MMU Student helps create Support Sessions to offer free counselling to anyone affect by the Manchester terror attack

  • Support Sessions is an event created out of defiance to let terror win
  • The free counselling service will be available from 12pm this Wednesday

Alicia Hattersley, who witnessed the Manchester Arena terror attacks, is working alongside Manchester Metropolitan University’s Make a Difference team to create Support Sessions – an event for anyone affected by the terror attacks.

The event is going to be held in MMU’s Geoffrey Manton building on the main All Saints Campus, this Wednesday, 7 June. Starting at 12p1am, the event will finish around 2pm.

Talking to the NQ about why she helped create the event, Alicia said: “After seeing first-hand the attack at Manchester arena, I felt devastated and heartbroken. A few days later, however, I decided I wanted to be proactive. I wanted to create an event to help people who were feeling the same way that I was and still am.”

The event is for witnesses, survivors, friends and families affected. The general public, who have been touched by the harrowing attack, are also welcomed to come and share their thoughts and feelings about how the atrocity impacted them. All are welcome to the free event.

The event will have numerous activities running to help those affected cope with the aftermath of the tragic event.

Support Sessions will also offer an academic approach to how to manage anxiety but will also help through talking therapies anyone suffering from mental health issues.

The founder of Heads Up, a mental health charity, will begin the event with a speech about coping methods, using there Cognitive Psychological First Aid approach which has been devised to help people process terrorist attacks.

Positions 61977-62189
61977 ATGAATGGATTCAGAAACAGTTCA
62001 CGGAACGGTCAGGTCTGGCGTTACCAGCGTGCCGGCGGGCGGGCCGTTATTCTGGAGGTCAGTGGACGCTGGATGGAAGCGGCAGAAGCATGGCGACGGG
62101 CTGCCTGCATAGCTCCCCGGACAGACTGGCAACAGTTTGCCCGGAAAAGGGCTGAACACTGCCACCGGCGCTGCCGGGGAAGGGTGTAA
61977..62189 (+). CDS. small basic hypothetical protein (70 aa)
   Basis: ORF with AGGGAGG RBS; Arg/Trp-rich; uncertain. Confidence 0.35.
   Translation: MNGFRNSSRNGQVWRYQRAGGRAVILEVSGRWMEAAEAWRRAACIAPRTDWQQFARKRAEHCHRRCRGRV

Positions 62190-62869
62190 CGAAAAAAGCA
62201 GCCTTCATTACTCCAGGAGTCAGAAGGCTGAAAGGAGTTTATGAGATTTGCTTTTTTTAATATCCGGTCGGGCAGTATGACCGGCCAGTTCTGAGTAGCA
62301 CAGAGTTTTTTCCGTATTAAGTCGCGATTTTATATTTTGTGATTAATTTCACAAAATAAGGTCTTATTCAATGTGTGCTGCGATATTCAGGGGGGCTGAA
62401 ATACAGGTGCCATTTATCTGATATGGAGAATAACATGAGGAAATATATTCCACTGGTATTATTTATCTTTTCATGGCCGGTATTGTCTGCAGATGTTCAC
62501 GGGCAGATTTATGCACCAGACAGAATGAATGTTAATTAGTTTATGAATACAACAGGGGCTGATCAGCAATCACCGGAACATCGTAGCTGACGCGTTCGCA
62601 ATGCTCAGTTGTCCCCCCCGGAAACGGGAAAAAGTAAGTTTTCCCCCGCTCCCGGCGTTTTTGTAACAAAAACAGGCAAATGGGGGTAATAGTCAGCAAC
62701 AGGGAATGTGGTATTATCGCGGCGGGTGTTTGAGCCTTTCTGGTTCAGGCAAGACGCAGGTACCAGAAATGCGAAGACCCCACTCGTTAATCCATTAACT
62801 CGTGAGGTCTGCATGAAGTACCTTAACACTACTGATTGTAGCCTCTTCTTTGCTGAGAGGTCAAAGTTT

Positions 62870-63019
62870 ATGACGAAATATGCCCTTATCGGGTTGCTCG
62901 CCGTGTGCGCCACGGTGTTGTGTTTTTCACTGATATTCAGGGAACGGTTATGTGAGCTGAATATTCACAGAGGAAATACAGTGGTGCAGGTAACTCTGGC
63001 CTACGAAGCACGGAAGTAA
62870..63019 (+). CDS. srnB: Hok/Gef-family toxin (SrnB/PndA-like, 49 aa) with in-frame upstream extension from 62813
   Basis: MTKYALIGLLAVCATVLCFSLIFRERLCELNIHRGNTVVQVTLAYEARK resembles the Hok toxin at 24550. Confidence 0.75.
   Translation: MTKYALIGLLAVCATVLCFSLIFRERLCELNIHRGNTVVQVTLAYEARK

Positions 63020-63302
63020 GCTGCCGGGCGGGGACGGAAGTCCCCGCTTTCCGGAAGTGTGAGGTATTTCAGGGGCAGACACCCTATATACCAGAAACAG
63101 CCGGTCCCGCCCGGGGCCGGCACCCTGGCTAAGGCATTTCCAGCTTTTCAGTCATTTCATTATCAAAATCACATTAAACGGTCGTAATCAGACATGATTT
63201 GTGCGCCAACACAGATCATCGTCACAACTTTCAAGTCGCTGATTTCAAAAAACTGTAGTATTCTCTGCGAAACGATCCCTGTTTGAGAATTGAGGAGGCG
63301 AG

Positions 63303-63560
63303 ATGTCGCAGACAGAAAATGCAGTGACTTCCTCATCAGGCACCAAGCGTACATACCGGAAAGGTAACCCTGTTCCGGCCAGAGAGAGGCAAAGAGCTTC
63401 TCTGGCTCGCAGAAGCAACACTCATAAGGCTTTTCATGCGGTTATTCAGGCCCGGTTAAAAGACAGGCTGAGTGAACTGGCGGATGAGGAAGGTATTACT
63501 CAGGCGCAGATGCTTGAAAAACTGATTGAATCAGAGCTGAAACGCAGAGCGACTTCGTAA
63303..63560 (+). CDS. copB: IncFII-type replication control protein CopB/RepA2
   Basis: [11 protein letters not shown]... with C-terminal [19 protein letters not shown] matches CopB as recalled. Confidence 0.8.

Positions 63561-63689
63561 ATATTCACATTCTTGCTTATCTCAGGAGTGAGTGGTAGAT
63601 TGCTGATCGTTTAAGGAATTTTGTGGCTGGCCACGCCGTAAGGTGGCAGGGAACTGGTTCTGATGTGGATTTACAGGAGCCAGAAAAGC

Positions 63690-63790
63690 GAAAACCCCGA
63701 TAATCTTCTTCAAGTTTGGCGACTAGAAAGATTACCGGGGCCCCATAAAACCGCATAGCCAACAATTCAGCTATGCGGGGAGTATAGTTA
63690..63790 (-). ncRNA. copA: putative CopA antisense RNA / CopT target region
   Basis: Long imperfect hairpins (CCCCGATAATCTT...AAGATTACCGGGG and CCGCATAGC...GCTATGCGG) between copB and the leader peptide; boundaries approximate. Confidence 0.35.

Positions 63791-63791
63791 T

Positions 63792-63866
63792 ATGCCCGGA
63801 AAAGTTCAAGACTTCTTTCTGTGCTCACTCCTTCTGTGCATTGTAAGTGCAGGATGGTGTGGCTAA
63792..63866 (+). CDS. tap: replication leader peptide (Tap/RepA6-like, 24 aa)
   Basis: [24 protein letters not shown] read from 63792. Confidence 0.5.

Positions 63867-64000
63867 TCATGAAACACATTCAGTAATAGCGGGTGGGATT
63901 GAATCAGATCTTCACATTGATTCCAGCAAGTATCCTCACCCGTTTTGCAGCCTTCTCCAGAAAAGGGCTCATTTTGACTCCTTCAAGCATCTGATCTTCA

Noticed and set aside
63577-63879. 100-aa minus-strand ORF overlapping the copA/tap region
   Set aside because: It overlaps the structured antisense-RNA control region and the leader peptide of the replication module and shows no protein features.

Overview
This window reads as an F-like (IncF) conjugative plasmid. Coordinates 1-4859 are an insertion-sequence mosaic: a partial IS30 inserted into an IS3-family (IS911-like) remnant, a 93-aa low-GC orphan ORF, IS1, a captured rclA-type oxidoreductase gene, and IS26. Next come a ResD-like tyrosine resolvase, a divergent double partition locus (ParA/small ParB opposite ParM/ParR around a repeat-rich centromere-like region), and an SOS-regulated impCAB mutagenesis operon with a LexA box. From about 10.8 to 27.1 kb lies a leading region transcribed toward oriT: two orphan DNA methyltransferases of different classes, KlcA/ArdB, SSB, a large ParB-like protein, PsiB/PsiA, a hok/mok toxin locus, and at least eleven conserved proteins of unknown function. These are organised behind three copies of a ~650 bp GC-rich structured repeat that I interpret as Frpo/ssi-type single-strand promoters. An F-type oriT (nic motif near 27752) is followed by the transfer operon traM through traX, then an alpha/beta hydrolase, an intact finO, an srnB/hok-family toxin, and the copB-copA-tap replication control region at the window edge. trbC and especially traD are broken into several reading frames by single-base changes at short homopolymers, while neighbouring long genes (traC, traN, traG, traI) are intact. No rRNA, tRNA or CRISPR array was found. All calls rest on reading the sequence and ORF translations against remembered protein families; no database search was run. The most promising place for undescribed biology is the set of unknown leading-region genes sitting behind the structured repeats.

Between 12-2 Manchester Metropolitan’s Counselling, Health and Wellbeing team will be on hand hosting two group sessions in a safe space. The sessions will reflect on the attack, how to manage anxiety and will teach techniques to help with traumatic experiences.

Alongside the wellbeing session, there will be meditation sessions to promote mindfulness after a traumatic event.

Tea and cake will be provided and there will be an opportunity to donate to the Manchester attack Red Cross fund which goes directly to help the victims of the appalling attack.

Alicia continued: ‘It is important for people to talk about the terrorist attack – I am lucky that I have been offered counselling by the university and my employer, others may not be able to access any sort of similar therapy, therefore, we have formulated this event to help them.”

“I really do urge anyone who is affected by the Manchester terror attacks and now the tragic London terror attack which occurred last night to come along on Wednesday, even if you feel sceptical about talking about how you feel, Geoffrey Manton will be a safe, friendly place for you to come along and just have a cuppa.”

For more information, go to the event’s official Facebook page